Ms. Libby Davies (Vancouver East, NDP):
Mr. Speaker, I will be sharing my time with the member for Timmins—James Bay.
I am very pleased to participate in this debate today. I want to begin my remarks by reflecting on the importance of this issue and on it really being a non-partisan issue.
I want to thank the member for Charleswood—St. James—Assiniboia for the bills he has presented in the House. I know that there are also two members in the Senate, from two different parties, a former Liberal and a Conservative, who have presented a bill. I think it reflects the deep feeling that individual members of Parliament have on the issue of medically assisted dying.
In fact, the member for Charleswood—St. James—Assiniboia and I attended a forum in Calgary in August of last year. We did a forum together with Dying with Dignity Canada and other organizations. People were a bit taken aback that a Conservative member and an NDP member would be at the same meeting talking about the same issue. Yet I think it was a good discussion, and we shared very similar viewpoints on what needed to be done.
I also want to remember the incredible work that was done by a former member of Parliament, who is well known to us, Svend Robinson. He rose on many occasions in this House and spoke about medically assisted dying. In fact, he was one of the key people who worked with and helped Sue Rodriguez in her battle, both legal and medical. She had tremendous courage. Svend was someone who was by her side to support and assist her. He never gave up on that issue.
I also remember Francine Lalonde, who was a wonderful member of Parliament from the Bloc Québécois. She brought forward a private member’s bill in the House on medically assisted dying. I voted for the bill. In fact, I voted twice for it, because she brought it back again. Ms. Lalonde has since passed away, but she was a tremendous advocate on this issue. We again thank her for her work.
Right there, members can see that this is a very non-partisan issue. I think it reflects the feelings on this issue in Canadian society.
I also want to pay tribute to my colleague from Timmins—James Bay for the hard work he has done on palliative care, because it is part of the debate in terms of ensuring that there is a continuum of care. To me, the issue of palliative care and medically assisted dying are not things that are mutually exclusive, where it is either/or. It is something that is part of a process and a choice people need to have. We need to have much better access to palliative care in this country.
Even with the passage of Motion No. 456 by the member for Timmins—James Bay and the debate that took place in this House, the fact is that we have made very little progress. I think there are some very serious questions as to why we have not seen the follow-through from the government, whose members actually voted for the motion.
I also want to point out the organizations in this country, such as Dying with Dignity Canada, and others. They have done incredible work, not just on the legal front but also in education and working with local communities and people who are interested in this issue.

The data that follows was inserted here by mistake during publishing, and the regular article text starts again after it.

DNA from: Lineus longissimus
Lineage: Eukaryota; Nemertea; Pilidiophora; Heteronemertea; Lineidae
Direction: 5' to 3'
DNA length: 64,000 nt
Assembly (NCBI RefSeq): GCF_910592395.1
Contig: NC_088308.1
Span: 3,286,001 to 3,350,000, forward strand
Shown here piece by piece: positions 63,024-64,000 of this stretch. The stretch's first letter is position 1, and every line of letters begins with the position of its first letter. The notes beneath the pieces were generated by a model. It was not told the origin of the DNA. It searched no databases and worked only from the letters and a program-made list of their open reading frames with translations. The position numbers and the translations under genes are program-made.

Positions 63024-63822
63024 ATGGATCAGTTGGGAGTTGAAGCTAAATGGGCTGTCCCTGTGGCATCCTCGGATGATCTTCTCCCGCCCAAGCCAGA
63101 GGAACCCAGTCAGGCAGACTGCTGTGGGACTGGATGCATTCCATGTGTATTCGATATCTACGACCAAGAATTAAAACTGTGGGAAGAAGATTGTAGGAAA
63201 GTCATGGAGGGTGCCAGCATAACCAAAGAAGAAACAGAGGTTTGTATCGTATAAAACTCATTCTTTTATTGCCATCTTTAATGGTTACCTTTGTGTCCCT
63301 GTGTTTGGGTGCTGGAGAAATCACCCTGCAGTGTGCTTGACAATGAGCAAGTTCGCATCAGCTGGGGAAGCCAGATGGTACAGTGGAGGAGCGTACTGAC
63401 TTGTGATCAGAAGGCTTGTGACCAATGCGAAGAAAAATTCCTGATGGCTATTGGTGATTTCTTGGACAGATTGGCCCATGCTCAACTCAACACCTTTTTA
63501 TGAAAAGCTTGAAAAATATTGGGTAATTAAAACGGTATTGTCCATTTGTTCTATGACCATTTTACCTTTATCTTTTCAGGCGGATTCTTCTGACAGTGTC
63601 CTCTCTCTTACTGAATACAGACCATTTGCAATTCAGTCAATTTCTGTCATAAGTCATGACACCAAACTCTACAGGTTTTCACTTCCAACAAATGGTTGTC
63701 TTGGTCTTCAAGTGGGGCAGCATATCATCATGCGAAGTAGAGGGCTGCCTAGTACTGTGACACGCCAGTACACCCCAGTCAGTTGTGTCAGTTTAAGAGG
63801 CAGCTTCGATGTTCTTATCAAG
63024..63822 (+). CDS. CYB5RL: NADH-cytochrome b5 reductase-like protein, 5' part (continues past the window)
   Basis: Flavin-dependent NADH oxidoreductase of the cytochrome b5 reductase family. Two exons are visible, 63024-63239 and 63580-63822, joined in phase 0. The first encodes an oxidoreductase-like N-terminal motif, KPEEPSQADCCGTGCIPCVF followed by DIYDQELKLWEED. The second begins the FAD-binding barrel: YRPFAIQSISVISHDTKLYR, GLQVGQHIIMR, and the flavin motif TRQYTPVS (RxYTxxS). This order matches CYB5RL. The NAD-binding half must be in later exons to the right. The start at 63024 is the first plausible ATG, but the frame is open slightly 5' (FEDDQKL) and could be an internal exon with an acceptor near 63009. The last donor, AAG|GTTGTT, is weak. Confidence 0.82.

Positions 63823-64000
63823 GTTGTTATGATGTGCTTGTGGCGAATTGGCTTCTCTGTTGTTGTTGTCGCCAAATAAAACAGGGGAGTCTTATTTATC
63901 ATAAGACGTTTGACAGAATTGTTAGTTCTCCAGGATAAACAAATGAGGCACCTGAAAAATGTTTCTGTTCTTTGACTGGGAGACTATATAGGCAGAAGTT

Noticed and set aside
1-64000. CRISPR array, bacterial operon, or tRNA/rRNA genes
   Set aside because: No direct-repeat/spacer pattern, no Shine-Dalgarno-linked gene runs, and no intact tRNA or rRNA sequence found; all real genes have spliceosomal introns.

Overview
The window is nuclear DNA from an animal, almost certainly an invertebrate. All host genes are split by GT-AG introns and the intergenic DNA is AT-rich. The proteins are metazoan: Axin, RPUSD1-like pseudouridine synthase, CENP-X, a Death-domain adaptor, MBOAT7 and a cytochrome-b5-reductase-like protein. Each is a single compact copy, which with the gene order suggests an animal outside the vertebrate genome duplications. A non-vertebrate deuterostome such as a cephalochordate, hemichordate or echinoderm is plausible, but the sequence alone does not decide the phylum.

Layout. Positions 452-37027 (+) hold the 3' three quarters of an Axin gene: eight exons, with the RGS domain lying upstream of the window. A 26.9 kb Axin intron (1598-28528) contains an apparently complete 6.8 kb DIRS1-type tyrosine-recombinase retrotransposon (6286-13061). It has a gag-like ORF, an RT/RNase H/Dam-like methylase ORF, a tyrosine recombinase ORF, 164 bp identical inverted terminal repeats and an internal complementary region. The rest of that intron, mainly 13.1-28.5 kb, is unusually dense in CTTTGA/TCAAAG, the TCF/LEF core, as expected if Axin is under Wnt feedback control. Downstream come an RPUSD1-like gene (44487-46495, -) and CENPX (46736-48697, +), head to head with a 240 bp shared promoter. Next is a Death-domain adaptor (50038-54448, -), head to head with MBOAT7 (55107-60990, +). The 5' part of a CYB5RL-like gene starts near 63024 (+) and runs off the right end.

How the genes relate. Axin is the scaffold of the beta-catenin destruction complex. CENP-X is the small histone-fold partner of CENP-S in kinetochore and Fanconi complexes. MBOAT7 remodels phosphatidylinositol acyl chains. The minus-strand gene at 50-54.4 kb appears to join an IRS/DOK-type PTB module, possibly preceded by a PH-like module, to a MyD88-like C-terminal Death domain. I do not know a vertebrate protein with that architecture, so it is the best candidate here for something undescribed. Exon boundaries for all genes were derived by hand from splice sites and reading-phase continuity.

I did a forum in Vancouver with Dying with Dignity Canada about six weeks ago. It was a very interesting meeting. There was a diversity of people who came to the meeting. We had presentations. This was before the Supreme Court of Canada decision. It was a serious discussion that reflected the seriousness with which people look at this issue. What really stood out for me was that people were very clear that this is an issue about consent and choice and that the state, and I think it is very well reflected in the Supreme Court decision, should not be in the position of making a decision for adults in terms of what they decide to do about the end of their lives, the care they have, or when they need to end their lives based on their unique and particular circumstances.
I passionately believe that members of Parliament can be opposed to medically assisted dying, but can still support the decision by the Supreme Court of Canada and the premise that this is about an individual’s decision. That is not something that I or anyone else in this place should be able to pass judgement on.
I do believe that we have an incredible responsibility to follow up the decision by the Supreme Court, which was unanimous, to make sure that we do not drop the ball and we do not somehow push this somewhere to the back, because we consider it to be controversial, or for some other reason. This is an issue about here and now. This is about people now who are suffering and who have very compelling situations where they need to be able to make a decision about their own life and what happens. For that reason, I thank the Liberal members who brought the motion forward today.
I agree with the last person who intervened. If we do not start now, then when will we? I have heard arguments that there will not be enough time and that an election is forthcoming. We can always come up with 1,001 reasons why this is not the appropriate time or why we should not begin our work now. I can think of one compelling reason why we should start now, which is that for some people time is running out. Unless we do our job, we are completely abdicating the responsibility that has been given to us by the Supreme Court of Canada.
Like my colleague from Charleswood—St. James—Assiniboia, I wish that we were not following on the heels of the Supreme Court of Canada. I wish that we, as Parliament, had been able to arrive at this in our own way and through our own process, as happened in Quebec. The process there was really quite incredible. They went through the proper consultations and eventually came forward with their legislation.